5. The thermometer of claim 4 wherein said shield is provided with a second fold of said strip of flexible material upon itself along a second fold line to provide a third shield portion joined with said first shield portion, said second fold line being remote from the first-mentioned fold line and adjacent the tip end of said thermally conductive sheet indicator section, said third shield portion being readily foldable in one direction to a position wherein it lies sandwiched intermediate said first and second portions and in an opposite direction outwardly of the tip end of said thermally conductive sheet indicator section, said third shield portion providing said pull tab means for digitally initiating peeling of said second shield portion from the indicator section of said transparent film.

6. The thermometer of claim 5 wherein said third shield portion is provided with reinforcing means to prevent severance of said third shield portion from said first shield portion when pulling force is applied thereto.

7. The thermometer of claim 6 wherein said reinforcing means comprise a strip of reinforcing tape adhered to said third shield portion.

8. The thermometer of claim 1 wherein said shield comprises a strip of a foil of a metal.

9. The thermometer of claim 8 wherein said strip of foil is coated with a material impermeable to both said thermally responsive substance and the adhesive on said transparent film.

10. The thermometer of claim 1 wherein said indicator means comprises a dyestuff and an absorbent material which absorbs the dyestuff and at least some of said thermally responsive substance when the latter undergoes a change of state to evidence initiation of such change. 1

11. The thermometer of claim 10 wherein said thermally responsive substance is a normally solid solution which melts at said predetermined temperature, said dyestuff comprising a printed coating thereof on a surface part of said absorbent material, said dyestuff being solubilized by said substance upon initiation of melting of the same.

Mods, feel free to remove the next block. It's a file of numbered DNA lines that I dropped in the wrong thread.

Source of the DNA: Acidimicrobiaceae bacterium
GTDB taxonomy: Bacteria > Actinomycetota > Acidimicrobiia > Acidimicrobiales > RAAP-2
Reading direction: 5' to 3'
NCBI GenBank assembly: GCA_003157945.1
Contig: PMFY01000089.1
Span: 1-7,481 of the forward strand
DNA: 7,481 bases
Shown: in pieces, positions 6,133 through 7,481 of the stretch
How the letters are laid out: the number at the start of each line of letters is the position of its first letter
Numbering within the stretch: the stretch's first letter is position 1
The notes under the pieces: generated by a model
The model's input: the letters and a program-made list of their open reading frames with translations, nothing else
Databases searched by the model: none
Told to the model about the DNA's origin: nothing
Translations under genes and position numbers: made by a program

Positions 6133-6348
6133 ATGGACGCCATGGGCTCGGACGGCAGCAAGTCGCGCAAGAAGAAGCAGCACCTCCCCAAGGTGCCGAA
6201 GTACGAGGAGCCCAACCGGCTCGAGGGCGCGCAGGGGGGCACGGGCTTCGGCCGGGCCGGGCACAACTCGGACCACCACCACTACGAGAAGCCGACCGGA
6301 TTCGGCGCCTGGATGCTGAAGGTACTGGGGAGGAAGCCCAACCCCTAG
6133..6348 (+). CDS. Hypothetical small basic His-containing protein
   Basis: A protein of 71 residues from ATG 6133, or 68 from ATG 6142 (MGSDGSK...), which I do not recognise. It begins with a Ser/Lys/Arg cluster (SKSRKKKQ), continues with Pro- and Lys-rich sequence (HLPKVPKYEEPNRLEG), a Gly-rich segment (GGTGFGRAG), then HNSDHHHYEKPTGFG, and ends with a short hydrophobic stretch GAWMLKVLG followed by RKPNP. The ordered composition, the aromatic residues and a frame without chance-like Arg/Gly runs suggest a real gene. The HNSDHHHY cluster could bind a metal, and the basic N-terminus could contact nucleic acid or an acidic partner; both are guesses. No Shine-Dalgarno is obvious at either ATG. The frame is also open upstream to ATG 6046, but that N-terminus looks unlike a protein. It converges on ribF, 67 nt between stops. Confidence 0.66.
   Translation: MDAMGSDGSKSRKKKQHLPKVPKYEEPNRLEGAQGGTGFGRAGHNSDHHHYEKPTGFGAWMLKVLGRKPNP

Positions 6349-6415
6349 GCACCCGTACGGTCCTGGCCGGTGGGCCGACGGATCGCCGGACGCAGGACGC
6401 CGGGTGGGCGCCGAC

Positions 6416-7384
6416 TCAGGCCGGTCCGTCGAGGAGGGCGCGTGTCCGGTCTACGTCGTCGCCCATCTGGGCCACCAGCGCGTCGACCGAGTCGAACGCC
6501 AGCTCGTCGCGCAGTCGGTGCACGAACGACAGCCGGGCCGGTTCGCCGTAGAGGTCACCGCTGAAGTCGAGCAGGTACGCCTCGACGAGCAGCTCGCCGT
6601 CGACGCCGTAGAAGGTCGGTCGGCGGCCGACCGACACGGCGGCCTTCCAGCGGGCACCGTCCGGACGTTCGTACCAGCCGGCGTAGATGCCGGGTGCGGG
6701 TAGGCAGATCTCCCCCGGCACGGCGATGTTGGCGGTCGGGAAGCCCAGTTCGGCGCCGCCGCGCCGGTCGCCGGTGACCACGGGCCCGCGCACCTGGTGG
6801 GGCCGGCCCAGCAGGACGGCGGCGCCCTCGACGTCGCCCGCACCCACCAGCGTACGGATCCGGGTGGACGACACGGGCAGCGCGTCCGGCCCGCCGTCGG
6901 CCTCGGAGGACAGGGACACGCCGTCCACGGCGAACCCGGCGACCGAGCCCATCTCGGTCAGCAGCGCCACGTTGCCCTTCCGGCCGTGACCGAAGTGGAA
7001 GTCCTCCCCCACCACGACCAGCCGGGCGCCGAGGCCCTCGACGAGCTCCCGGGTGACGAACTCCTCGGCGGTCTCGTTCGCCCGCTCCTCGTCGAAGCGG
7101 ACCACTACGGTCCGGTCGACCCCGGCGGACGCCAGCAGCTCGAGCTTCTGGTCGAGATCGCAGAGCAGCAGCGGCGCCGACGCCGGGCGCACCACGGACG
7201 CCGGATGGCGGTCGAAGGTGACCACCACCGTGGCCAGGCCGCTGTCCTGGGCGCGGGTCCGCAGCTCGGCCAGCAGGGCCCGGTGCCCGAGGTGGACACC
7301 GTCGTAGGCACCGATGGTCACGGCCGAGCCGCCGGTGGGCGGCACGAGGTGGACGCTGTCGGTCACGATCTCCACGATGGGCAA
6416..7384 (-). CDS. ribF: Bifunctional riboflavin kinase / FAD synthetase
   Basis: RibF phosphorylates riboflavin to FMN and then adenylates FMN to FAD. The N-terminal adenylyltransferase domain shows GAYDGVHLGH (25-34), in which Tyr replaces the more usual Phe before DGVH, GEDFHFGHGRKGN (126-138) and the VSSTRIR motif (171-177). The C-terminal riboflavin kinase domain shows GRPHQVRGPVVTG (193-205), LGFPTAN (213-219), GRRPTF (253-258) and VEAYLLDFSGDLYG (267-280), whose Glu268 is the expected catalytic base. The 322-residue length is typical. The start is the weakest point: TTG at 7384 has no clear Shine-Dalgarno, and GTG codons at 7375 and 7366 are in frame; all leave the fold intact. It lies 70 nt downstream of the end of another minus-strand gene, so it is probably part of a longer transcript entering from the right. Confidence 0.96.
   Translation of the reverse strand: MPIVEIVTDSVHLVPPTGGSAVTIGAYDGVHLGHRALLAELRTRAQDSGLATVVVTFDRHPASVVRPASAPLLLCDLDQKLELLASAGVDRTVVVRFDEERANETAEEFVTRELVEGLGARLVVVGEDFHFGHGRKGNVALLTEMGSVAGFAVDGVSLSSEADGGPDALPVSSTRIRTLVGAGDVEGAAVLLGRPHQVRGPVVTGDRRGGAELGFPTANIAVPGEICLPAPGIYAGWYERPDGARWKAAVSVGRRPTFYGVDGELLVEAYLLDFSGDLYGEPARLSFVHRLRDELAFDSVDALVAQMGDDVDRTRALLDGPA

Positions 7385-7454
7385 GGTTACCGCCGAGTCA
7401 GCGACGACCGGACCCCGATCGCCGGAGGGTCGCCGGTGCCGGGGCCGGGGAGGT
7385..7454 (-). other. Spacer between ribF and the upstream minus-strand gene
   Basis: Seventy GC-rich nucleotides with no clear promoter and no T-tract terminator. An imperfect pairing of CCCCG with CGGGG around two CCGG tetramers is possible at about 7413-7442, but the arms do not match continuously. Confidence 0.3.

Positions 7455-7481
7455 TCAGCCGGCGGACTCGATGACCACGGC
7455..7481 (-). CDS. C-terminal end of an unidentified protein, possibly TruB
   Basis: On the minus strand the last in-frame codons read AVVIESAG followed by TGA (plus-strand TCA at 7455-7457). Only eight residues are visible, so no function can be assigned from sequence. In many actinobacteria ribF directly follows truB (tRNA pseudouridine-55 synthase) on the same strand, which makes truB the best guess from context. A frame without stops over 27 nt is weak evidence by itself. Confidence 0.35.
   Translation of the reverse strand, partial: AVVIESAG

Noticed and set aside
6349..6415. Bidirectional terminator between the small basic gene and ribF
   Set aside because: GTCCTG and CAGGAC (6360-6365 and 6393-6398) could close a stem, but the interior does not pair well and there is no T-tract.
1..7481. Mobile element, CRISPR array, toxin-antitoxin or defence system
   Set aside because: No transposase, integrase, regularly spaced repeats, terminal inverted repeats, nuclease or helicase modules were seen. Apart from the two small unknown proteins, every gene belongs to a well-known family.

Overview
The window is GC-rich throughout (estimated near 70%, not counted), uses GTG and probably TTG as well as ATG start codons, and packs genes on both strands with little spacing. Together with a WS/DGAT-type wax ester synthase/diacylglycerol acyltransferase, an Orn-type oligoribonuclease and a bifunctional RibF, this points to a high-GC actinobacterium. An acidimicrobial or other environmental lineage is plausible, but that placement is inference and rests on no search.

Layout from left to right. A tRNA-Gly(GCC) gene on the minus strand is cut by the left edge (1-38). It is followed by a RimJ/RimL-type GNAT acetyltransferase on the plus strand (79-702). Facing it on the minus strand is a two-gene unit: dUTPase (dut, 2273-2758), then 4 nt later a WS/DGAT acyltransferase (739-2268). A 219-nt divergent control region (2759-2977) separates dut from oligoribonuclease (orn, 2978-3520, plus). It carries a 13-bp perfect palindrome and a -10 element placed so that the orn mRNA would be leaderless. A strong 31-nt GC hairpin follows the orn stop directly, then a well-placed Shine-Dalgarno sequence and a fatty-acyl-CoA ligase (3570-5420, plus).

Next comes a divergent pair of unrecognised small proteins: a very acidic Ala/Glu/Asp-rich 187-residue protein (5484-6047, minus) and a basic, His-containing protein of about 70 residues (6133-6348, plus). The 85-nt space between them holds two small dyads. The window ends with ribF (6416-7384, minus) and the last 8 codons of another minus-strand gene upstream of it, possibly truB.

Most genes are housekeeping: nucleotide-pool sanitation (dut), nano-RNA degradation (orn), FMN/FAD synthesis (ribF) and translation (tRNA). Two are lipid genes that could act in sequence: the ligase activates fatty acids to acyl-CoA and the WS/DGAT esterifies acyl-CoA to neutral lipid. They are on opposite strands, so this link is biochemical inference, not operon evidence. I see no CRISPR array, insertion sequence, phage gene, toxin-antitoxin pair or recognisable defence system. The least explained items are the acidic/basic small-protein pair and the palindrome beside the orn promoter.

12. The thennometer of claim 1 wherein said thermally conductive sheet is a foil of a metal having opposite face surfaces, the thermally responsive substance being deposited on one of said face surfaces.

13. The thermometer of claim 12 wherein the other face surface of said thermally conductive sheet is provided with a coating of a polymeric material.

Patent Citations
Cited PatentFiling datePublication dateApplicantTitle
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US3430491 *Dec 27, 1966Mar 4, 1969Gignilliat Leigh RDisposable clinical thermometer
US3597976 *Jul 3, 1969Aug 10, 1971Paul J FryarClinical temperature bandage
Referenced by
Citing PatentFiling datePublication dateApplicantTitle
US3712141 *Oct 14, 1971Jan 23, 1973Bio Medical Sciences IncDisposable thermometer construction
US3835990 *Oct 25, 1972Sep 17, 1974Bio Medical Sciences IncThermometer packaging
US3871232 *Oct 15, 1973Mar 18, 1975Bio Medical Sciences IncThermometer construction
US4038936 *Oct 9, 1975Aug 2, 1977Kessler Jane RCondition change indicator
US4044707 *Jun 5, 1975Aug 30, 1977General Foods CorporationInterruptible time-temperature indicator
US4098120 *Jun 6, 1975Jul 4, 1978Minnesota Mining And Manufacturing CompanyHumidity indicating method and device
US4154106 *Apr 6, 1977May 15, 1979Morishita Jintan Company, LimitedDisposable clinical thermometer
US4345470 *Feb 1, 1980Aug 24, 1982Akzona IncorporatedAll plastic disposable thermometer
US4408557 *Apr 17, 1981Oct 11, 1983Micro-Circuits Co., Inc.Timer and storage condition indicator
US4624264 *Dec 14, 1981Nov 25, 1986B.C.S.I. Laboratories, Inc.Method of early detection of breast cancer
US4651749 *Oct 25, 1982Mar 24, 1987B.C.S.I. Laboratories, Inc.Cancer detection patch for early detection of breast cancer
US5045283 *Aug 2, 1988Sep 3, 1991Jp Labs Inc.Moving boundary device for monitoring shelf-life of a perishable product
US5053339 *Nov 3, 1988Oct 1, 1991J P Labs Inc.Color changing device for monitoring shelf-life of perishable products
US5120137 *Mar 29, 1991Jun 9, 1992Minnesota Mining And Manufacturing CompanyTime and temperature indicating device
US6055786 *May 30, 1996May 2, 2000Omnova Solutions Inc.Heat weld indicator for thermoplastic roofing membrane
US6254943Jun 21, 1999Jul 3, 2001Xerox CorporationImage transfer sheet and processes thereof
US6395551May 13, 1996May 28, 20023M Innovative Properties CompanyIndicator for liquid disinfection or sterilization solutions
US6504161Jul 24, 2000Jan 7, 2003Sunspots, Inc.Radiation indicator device
US6675744 *Jun 2, 2000Jan 13, 2004Michele LevanMood collar for pets
WO2000004355A1 *Jul 12, 1999Jan 27, 2000Peter S W HenwoodSingle use indicator for medical thermometers
Classifications
U.S. Classification374/159, 374/162, 116/207, 116/217, 374/160, 374/E11.6, 374/158
International ClassificationG01K11/06, B65D83/08, B65D83/00, G01K11/00
Cooperative ClassificationB65D83/00, B65D83/08, G01K11/06, B65D83/0805
European ClassificationB65D83/08B, B65D83/00, B65D83/08, G01K11/06